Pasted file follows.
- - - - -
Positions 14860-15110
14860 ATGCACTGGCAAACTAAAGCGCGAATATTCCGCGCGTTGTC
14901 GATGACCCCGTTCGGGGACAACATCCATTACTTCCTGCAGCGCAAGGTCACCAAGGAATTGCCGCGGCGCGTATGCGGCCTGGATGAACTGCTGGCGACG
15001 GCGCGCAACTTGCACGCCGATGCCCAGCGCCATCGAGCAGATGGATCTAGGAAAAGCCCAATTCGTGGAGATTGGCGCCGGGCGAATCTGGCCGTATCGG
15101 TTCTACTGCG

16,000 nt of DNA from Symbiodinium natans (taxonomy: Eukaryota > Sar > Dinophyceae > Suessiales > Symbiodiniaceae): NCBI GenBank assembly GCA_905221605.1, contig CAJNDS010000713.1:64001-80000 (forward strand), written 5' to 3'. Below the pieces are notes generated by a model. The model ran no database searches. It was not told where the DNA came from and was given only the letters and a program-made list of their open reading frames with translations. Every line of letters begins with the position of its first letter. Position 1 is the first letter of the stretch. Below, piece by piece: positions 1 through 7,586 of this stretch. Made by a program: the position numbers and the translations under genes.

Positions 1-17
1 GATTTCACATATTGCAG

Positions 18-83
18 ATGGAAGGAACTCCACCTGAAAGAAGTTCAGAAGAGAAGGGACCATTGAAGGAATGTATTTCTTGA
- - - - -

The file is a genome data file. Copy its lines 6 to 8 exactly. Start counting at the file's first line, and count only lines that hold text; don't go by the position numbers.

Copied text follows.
16,000 nt of DNA from Symbiodinium natans (taxonomy: Eukaryota > Sar > Dinophyceae > Suessiales > Symbiodiniaceae): NCBI GenBank assembly GCA_905221605.1, contig CAJNDS010000713.1:64001-80000 (forward strand), written 5' to 3'. Below the pieces are notes generated by a model. The model ran no database searches. It was not told where the DNA came from and was given only the letters and a program-made list of their open reading frames with translations. Every line of letters begins with the position of its first letter. Position 1 is the first letter of the stretch. Below, piece by piece: positions 1 through 7,586 of this stretch. Made by a program: the position numbers and the translations under genes.

Positions 1-17
1 GATTTCACATATTGCAG